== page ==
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Drop traps

A trapper's best friend!

Neighborhood Cats Drop Trap

A drop trap is a more sophisticated version of the old box propped up on a stick with a string attached. When a cat goes under the "box" to reach the bait, the trapper yanks the string (or pushes a remote control button as the case may be), causing the trap to drop down over the cat. We call it a "trapper's best friend" because it is great for catching cats who absolutely refuse to enter a normal box trap no matter how hard you try to tempt them.

The reason a drop trap works so well has to do with cat psychology. A feral cat is naturally wary of entering the narrow, closed confines of a regular box trap, which is why you have to withhold food the day before a trapping - to get him hungry enough to overcome his fear and go in after the bait. But cats do not fear going under something. Most will go right under a drop trap with little hesitation. Their lack of fear also means they don't have to be extra-hungry to lure them in. If you just don't feed that day, you'll usually be ok.

Drop traps are good for more than trap-shy cats. If you need to pick out one cat from a crowd, you can leave a big bowl of bait, let other cats come and go, and wait until your target arrives before dropping the trap. This kind of selective trapping might be desirable if you're after young kittens, a pregnant female, an injured cat or the one colony member you missed when you trapped the rest. At Neighborhood Cats, we like to break out the drop trap towards the end of the first day of a mass trapping when there are just a handful of cats left milling about who won't go in the regular traps. It can save having to come back for the holdouts the next day.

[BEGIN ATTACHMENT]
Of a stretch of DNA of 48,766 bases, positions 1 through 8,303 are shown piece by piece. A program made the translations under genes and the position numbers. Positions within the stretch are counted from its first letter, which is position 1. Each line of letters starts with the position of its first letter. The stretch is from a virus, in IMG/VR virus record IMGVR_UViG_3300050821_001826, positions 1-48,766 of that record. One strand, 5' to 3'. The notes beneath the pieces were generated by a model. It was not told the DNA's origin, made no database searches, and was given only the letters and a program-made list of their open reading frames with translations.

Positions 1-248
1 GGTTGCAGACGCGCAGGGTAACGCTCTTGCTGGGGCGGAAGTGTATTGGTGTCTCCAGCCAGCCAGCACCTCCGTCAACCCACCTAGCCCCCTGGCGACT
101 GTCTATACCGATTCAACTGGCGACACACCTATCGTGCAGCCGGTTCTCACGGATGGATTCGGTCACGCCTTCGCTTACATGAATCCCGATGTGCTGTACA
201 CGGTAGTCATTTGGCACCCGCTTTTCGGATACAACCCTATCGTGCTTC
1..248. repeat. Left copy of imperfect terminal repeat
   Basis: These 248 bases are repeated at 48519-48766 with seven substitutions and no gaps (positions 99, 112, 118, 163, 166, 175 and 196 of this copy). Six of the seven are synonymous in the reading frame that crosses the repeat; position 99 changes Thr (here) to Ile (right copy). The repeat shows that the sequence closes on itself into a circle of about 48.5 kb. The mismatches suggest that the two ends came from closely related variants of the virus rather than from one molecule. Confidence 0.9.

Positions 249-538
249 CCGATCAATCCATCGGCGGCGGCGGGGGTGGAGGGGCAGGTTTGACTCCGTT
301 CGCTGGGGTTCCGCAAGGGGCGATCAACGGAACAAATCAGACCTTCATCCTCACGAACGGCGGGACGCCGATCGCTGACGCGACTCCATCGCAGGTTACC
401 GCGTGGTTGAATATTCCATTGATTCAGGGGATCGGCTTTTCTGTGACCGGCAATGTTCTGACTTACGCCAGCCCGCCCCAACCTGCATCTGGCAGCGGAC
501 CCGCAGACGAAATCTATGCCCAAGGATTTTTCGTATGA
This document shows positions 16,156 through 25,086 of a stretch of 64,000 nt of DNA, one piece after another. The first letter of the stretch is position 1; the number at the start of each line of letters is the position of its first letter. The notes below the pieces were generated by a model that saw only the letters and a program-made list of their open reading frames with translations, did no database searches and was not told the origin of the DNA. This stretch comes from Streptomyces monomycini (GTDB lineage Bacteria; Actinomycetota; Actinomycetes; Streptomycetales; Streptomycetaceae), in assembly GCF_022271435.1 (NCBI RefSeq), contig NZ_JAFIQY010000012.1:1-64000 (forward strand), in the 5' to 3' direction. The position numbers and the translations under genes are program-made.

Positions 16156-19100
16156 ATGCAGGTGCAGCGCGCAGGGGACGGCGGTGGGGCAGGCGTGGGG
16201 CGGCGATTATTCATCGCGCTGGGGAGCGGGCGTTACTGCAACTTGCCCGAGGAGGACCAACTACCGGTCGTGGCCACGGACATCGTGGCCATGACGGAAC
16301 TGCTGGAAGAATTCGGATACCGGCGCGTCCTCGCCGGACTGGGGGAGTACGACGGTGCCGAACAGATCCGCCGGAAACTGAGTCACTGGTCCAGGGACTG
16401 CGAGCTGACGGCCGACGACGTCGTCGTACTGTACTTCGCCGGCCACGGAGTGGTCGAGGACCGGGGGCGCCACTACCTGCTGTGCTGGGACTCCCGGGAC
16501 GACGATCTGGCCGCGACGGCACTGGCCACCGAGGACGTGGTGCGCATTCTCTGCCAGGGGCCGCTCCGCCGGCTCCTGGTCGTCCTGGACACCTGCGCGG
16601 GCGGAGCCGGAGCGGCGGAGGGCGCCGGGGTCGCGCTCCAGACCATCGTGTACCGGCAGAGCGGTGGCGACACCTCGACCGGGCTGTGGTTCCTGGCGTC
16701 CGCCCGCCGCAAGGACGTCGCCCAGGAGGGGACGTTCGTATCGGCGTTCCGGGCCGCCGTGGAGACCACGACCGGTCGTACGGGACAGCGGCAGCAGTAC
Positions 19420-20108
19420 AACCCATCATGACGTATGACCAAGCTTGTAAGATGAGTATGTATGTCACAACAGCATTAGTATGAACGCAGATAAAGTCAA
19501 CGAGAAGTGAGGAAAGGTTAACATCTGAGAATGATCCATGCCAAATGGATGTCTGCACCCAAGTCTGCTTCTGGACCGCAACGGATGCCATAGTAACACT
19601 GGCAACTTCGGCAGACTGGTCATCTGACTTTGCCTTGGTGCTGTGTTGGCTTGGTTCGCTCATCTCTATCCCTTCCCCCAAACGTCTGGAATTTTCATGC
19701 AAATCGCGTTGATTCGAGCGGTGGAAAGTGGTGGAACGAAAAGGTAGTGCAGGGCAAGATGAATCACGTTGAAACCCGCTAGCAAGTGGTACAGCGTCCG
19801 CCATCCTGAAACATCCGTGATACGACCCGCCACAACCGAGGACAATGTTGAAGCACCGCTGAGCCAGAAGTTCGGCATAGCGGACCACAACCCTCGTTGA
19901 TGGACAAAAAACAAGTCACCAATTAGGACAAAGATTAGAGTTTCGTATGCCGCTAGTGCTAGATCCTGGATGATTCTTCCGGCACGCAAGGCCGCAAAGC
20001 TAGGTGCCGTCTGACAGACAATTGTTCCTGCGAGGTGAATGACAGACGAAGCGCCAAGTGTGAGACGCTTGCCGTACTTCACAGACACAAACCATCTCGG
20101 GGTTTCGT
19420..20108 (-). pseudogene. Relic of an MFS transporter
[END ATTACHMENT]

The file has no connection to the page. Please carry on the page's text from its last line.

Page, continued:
The Neighborhood Cats Drop Trap

Neighborhood Cats Drop Trap folded

Neighborhood Cats teamed up with Tomahawk Live Trap to design the first mass-manufactured drop trap, making this kind of trap easily available and affordable. It's all metal, folds up flat in a suitcase style and has an optional remote control. A sliding door on the side allows for transfer into a box trap with a rear door, transfer cage or feral cat den. Order Model DT1 from Tomahawk Live Trap.

For step-by-step instructions on how to set up and use the Neighborhood Cats Drop Trap, read our guide. Many of the instructions apply to make-it-yourself drop traps as well. One word of caution worth emphasizing - don't use a drop trap for the very first time on that female cat you've been after the last five years. Practice once or twice on cats you've already fixed, including dropping the trap and transferring out into a box trap. If that's not possible and you still need a volunteer, try your pet cat in exchange for a treat or two. After you've gone through the process and made any learning mistakes, then you'll be ready for prime time.

Build Your Own

Build your own drop trap

If you're handy and know basic woodworking skills, you can build your own drop trap. Laura Burns, one of the pioneers of using drop traps for TNR, has provided instructions on how to construct a non-foldable drop trap out of wood and netting, For other designs, including traps made out of PVC pipes, visit the Drop Trap Design Bank where you'll also find video of a drop trap in action. Making a drop trap that collapses and folds flat is more complicated and requires more construction know-how. Also keep in mind that it can be difficult to disinfect a home-made trap.